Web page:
A Brief Visit to Varanasi Monastery, Mingaladon
I had a few more days before I was allowed to arrive at ITBM University (I am there now). Very close by is one of my favorite monasteries in the Yangon District. Actually, there are very few choices for monks who follow the monk’s rules (Vinaya) if you want to live with like minded vinaya monks. Even though Pa-Auk is a vinaya monastery, there is not the same consistency of monks who have vinaya in their hearts. Local monks often come for meditation retreats and often “temporarily” follow the rules “while they are there”, storing their unallowable items with their friends, family or even the bus station across the street from Pa-Auk. In this way, they can experience the life of not using money, but it is often not in their hearts when they arrive. In a positive way, Pa-Auk is often a transitional place where monks can taste the freedom of life without money, and then make the full commitment later on. There are of course many monks who follow vinaya at Pa-Auk and who have vinaya in their hearts, and that might make up the majority. Many people come to Pa-Auk for this reason. However, the attraction at Pa-Auk is Meditation and monks often come there for that reason. Pa-Auk is always on my list of places that follow vinaya and support vinaya monks. It too is a truly unique and wonderful place!
At Varanasi, there is only one attraction. Vinaya. Most monasteries in Myanmar are “learning monasteries.” Unfortunately, we can say a “normal monastery” is one that allows and encourages monks to use money and other unallowable items. At Varanasi, strict Vinaya is what separates this monastery apart from the others. It is certainly a unique monastery, mostly because they follow and encourage the monastic rules to be taken in the heart.
The monastery is also run by Ethnic Nepalese who were born and raised in Myanmar. The original plan was to have a monastery cater to the 300,000 ethnic Nepalese. This “Nepalese” themed monastery excited me when I first visited 2 years ago because they also chanted in the Nepalese style which is more or less, like the rest of the world. Myanmar is the only country that chants with different pronunciation even though the spelling of the words are the same. That plan to cater to their own people had failed because 300,000 was still not enough to get Nepal monks to ordain and stay ordained. Now they teach according to the Myanmar way and pronunciation and attract Myanmar monks who wish to learn Dhamma and Vinaya. Varanasi is well known now and donations now come from many different types of people. Before, the place was supported by one Nepal donor who purchased the land for $4 million usd. He also built the three story dormitory and pledged to feed 200 monks. The parents who want to send their kids to a proper monastery send their kids to Varanasi even though their village may be very far away. There are few choices for vinaya monasteries, and Varanasi is one of those.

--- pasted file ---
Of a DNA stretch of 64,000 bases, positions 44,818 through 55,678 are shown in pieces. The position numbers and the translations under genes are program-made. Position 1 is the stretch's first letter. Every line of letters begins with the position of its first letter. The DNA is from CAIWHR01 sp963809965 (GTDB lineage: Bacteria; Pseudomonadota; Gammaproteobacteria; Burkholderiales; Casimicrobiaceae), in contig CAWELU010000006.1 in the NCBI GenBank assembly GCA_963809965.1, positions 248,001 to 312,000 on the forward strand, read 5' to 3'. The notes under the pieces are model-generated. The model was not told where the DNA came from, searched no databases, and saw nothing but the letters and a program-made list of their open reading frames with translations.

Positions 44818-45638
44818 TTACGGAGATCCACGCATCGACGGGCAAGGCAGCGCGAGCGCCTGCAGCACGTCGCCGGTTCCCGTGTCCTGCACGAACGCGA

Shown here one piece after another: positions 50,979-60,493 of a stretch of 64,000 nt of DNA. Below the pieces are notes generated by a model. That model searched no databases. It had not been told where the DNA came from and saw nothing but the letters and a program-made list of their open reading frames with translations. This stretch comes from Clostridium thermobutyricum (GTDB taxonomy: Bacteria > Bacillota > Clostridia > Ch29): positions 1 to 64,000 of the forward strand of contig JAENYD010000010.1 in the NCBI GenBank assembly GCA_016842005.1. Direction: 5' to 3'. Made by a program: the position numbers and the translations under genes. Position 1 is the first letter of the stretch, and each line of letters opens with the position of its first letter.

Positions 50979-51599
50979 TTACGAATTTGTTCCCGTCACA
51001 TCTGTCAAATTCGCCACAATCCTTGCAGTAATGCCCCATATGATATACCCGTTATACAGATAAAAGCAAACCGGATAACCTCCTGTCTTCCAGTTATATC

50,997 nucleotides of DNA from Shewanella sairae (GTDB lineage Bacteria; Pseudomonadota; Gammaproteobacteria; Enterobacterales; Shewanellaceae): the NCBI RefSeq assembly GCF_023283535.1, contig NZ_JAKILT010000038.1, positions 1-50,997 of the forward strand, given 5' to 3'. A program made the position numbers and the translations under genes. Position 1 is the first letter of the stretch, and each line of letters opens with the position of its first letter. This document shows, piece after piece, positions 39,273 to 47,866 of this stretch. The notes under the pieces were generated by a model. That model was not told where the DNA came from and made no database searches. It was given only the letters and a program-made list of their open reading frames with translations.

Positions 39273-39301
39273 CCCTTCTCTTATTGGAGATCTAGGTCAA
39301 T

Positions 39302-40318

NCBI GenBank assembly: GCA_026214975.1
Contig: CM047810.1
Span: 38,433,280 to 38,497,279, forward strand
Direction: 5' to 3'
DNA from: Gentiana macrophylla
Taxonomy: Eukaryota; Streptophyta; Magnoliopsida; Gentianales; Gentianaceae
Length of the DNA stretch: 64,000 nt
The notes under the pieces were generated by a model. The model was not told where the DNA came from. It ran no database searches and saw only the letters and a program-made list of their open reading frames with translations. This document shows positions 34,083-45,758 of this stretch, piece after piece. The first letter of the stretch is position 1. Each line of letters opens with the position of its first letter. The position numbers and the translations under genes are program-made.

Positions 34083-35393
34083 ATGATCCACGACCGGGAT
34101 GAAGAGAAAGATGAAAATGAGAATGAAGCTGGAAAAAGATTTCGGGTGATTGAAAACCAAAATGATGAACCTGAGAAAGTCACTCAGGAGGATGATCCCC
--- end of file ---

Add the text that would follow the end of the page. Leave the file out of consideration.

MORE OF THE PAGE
The three story building is nearly finished or finished enough to be used by the Sangha. About 60 or so monks live at this monastery, and it is a real joy to live there. All or most of the monks live in this building, sleeping together on the floor which is normal for many learning monasteries. Do not expect the comfortable kuties found at Pa-Auk. Never the less, I was assigned to a guest kuti which was very nice and comfortable. There is only one or two guest kuties and it happened to be available when I arrived.
The pictures you see below are:
1.The Sima (designed by Ashin Pannyagavesaka) (top of the post)
2.The three story Dorm and learning building
3. The new Mahabodhi styled pagoda (which has approx 36 meditation cells “Goenka Style”) (also inside view too)
4. The monks in line
5. Servers donating the meal
To get to Varanasi, simply take a taxi or bus to “Tiger Beer Factory” and look for the red Varanasi sign on the village side of the road. Then follow the signs about 1 mile inside.